This one is a pure comedy.
Archibald Beechcroft (played by comedian Shelley Berman) is a misanthropic New Yorker who hates his fellow man because he jostles Archie in the subway, steps on his toes in the elevator and spills coffee on him in the office. When his boss, Mr. Rogers, finds Archie in the bathroom washing up after a particularly aggravating commute and asks him what’s the matter, Archie says people are the matter and they need to disappear and be decimated. Later on, when the office errand boy Henry spills coffee on Archie’s jacket he is fit to be tied. At lunch Henry tries to make amends by holding a seat for Archie and then presents Archie with a book called, “The Mind and the Matter,” which he claims allows people to use willpower to control the world around them. Naturally, Henry spills some more coffee on Archie before he departs but despite himself Archie starts reading the book. And he must be interested in the contents because we see him reading it on the subway even while he is jostled back and forth on the subway car. Later on, we see him reading the book in his apartment and when he finishes, he declares definitively that concentration is the most underrated power in the world. He is convinced that he can change his environment using only his concentration and will power. His first application appears almost immediately. Outside his apartment door the landlady is repetitively and annoyingly knocking on the door and haranguing him that his rent is due and he must pay it now. Archie wishes her out of existence and sure enough, she disappears! Opening the door and finding her indeed gone he declares today the landlady, tomorrow the world.
The next day as he is standing at the top of the subway staircase, being pushed and shoved by everyone hurrying by him, he stops and closes his eyes and concentrates. And when next we see him, he is entering an empty subway station and even though the trains are somehow still running they are empty of people.
He reaches his office building which is also empty and heads up the elevator which is also running without the usual operator. Now he sits down at his desk and fills out the insurance paperwork which is his normal occupation. But of course, there really isn’t much point in filling out insurance forms if there aren’t any people to care. After finishing off the day by flying some paper airplanes across the office he ends up talking to himself in the mirror but unfortunately, his reflection is very dissatisfied with Archie’s current situation. He berates himself for not realizing that no people is even worse than annoying people. His reflection continues this discussion with Archie back at his apartment and after admitting that the present situation is worse Archie informs his reflection that he will populate the world with the only people he can stand, people just like himself.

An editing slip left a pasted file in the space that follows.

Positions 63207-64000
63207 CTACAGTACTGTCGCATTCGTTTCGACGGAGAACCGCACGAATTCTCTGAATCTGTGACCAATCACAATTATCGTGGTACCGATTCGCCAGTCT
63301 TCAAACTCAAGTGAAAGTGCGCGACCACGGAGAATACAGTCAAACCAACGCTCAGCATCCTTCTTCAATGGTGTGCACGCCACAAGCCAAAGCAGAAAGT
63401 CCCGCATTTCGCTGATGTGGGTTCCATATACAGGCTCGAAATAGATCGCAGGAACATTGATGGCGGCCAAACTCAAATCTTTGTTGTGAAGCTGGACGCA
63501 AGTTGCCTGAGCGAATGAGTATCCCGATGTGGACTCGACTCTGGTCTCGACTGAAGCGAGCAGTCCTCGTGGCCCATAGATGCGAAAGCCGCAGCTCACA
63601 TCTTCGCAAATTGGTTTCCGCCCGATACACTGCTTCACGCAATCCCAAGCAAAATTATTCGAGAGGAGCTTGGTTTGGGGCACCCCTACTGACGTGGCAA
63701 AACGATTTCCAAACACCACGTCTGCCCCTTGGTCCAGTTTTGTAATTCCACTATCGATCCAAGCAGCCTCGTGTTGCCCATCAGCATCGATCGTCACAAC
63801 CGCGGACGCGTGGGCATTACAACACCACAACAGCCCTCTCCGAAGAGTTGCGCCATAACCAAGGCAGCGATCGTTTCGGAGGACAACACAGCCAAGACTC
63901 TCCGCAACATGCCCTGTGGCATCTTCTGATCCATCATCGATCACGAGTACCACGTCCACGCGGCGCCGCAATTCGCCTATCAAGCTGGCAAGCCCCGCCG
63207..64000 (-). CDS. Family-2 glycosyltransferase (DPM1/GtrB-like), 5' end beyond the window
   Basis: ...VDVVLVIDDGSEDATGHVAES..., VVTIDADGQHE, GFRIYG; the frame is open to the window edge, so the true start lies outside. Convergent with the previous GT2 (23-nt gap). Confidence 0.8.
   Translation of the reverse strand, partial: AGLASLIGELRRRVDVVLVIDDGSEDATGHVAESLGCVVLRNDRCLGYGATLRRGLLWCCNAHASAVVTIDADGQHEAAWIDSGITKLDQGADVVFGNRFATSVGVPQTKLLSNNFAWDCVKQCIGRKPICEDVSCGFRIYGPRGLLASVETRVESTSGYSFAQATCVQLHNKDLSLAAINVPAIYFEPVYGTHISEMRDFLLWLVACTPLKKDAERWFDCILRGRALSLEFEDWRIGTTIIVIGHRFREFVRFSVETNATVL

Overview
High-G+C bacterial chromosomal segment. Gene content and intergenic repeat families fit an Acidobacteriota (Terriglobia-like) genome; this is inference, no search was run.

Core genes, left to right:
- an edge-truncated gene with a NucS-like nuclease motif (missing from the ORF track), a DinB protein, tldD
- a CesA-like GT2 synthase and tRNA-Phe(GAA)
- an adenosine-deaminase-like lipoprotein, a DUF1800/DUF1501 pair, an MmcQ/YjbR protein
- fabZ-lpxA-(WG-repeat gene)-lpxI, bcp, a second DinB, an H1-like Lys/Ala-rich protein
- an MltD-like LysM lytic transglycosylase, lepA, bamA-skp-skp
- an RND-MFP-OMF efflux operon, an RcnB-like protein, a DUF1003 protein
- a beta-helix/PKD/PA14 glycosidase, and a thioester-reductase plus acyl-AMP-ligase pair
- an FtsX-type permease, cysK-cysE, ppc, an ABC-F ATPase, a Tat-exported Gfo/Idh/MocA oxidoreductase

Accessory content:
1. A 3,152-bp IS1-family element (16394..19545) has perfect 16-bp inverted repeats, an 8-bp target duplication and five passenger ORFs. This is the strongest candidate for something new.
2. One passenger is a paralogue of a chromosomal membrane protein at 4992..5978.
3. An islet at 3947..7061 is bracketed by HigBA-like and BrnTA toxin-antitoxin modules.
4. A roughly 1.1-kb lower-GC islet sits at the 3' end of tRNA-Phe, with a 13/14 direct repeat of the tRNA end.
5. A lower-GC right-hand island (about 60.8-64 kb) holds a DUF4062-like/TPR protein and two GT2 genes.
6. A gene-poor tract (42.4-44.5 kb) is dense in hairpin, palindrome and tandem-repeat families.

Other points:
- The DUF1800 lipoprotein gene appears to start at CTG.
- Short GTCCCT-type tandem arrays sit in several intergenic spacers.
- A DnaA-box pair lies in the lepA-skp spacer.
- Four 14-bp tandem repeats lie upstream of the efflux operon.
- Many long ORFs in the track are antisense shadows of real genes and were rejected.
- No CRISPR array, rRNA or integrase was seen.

The next morning, he fights his way through the subway, the street, the building lobby, the elevator and his office. All around him are men and women who all look remarkably like him and are if anything even more misanthropic than himself. After a few hours of this he admits to his reflection that the original situation was better than the all Archibald Beechcroft version of the population.
When next we see Archie, he is sitting at lunchtime at a table and sure enough Henry spills coffee on him. But Archie, while not very much sunnier in his disposition seems reasonably content with the normal annoyances of his normal environment. When Henry asks him what he thought of the book he says it wasn’t believable.
You all know I like the comedies best. Well, this is no exception. It’s a goofy episode but I find it very entertaining. Berman does an excellent job. A.